White plumes of acid and extremely fine shards of glass billowed into the sky over Hawaii as molten rock from the Kilauea volcano poured into the ocean, creating yet another hazard from an eruption that began more than two weeks ago.
Authorities warned the public to stay away from the toxic steam cloud, which is formed by a chemical reaction when lava touches seawater.
Further upslope, lava continued to gush out of large cracks in the ground that formed in residential neighbourhoods in a rural part of the Big Island. The molten rock formed rivers that bisected forests and farms as it meandered toward the coast.
The rate of sulphur dioxide gas shooting from the ground fissures tripled, leading Hawaii county to repeat warnings about air quality. At the volcano’s summit, two explosive eruptions unleashed clouds of ash. Winds carried much of the ash towards Wood Valley, Pahala, Naalehu and Waiohinu in the south-west of the island.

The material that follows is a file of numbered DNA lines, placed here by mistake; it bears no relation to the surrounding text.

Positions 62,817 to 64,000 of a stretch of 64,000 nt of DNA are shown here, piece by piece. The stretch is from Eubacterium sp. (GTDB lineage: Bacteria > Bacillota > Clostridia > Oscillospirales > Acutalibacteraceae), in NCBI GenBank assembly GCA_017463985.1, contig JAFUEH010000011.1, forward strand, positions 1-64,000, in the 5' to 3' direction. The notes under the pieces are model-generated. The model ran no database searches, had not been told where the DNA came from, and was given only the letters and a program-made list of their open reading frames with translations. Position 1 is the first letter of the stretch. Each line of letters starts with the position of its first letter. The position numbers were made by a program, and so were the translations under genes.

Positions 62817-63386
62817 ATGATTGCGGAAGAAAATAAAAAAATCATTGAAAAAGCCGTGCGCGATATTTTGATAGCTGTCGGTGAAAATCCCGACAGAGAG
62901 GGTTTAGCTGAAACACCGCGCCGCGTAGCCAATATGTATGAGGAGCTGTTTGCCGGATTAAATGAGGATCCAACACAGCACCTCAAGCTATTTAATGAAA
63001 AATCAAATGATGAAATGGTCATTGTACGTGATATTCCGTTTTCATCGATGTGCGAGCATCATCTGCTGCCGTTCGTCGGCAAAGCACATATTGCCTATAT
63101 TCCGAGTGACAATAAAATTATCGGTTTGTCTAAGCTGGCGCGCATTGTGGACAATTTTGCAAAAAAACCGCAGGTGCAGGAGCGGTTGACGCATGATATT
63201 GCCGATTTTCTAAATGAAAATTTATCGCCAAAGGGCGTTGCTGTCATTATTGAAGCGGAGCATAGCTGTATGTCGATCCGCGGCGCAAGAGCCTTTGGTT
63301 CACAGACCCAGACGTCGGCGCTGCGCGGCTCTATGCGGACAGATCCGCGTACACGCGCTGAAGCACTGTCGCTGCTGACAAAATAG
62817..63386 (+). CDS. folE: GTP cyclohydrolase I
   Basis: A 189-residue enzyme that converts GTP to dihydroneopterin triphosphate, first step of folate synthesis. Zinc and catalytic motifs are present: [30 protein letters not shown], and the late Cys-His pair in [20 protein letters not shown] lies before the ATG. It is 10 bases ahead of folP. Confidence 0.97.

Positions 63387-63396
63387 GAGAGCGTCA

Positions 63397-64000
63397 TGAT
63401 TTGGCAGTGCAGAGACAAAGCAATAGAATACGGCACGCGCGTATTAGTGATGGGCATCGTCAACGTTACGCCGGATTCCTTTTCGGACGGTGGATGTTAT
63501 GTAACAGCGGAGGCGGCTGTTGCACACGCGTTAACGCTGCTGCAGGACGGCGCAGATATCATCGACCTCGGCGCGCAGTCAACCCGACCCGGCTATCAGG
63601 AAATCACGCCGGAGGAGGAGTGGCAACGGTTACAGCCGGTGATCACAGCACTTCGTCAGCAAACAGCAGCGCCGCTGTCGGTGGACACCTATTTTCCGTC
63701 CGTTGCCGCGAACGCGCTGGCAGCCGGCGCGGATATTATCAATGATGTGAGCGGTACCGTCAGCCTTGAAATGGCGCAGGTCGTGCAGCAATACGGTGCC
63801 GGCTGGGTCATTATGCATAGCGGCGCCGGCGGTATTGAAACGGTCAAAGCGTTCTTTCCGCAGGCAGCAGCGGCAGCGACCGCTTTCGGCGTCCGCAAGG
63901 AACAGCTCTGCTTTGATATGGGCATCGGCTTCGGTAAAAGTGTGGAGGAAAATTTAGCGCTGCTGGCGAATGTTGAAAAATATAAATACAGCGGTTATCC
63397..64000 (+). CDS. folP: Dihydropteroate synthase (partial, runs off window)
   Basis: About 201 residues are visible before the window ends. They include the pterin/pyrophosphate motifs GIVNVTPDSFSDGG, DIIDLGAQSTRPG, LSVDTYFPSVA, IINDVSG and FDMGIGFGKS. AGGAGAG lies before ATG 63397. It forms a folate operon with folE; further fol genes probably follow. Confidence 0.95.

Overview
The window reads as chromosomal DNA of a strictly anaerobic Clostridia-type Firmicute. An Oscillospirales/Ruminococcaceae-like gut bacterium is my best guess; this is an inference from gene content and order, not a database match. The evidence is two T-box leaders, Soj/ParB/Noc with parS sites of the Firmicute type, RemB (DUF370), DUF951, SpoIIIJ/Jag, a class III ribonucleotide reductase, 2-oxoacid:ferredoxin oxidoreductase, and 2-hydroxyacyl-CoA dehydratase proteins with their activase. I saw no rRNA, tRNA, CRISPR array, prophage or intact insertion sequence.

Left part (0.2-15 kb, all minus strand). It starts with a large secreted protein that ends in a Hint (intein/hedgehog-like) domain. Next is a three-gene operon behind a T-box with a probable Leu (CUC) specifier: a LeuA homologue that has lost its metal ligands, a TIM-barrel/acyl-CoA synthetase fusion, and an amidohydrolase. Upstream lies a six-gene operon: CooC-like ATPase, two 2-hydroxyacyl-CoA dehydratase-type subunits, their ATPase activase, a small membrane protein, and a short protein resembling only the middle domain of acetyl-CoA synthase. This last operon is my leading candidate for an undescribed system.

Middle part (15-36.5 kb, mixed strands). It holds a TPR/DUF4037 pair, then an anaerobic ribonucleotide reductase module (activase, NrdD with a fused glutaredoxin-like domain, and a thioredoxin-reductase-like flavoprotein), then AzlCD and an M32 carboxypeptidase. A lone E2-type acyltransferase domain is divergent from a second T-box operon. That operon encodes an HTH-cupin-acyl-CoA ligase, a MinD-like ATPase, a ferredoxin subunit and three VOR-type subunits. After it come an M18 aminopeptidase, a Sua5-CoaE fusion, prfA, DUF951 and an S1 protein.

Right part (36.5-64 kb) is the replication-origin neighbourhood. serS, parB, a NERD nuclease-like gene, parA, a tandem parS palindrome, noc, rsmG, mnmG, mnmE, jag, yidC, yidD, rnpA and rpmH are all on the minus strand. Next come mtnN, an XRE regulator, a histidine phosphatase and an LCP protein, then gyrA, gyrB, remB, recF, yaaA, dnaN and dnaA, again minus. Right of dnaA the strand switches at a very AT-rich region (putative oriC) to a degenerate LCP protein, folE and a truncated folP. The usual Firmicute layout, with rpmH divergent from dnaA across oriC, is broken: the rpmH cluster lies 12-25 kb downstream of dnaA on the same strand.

Officials said one small eruption produced an ash plume that reached about 7,000ft. The County of Hawaii issued a civil defence message early on Monday, warning those in affected areas to stay indoors with windows closed and to drive with caution.
Joseph Kekedi, an orchid grower who lives and works about three miles from where lava dropped into the sea, said at one point the lava was about a mile upslope from his property in the coastal community of Kapoho. He said residents could not do much but stay informed and be ready to get out of the way.
Photo – VOA news
video courtesy : Aurora Borealis Observatory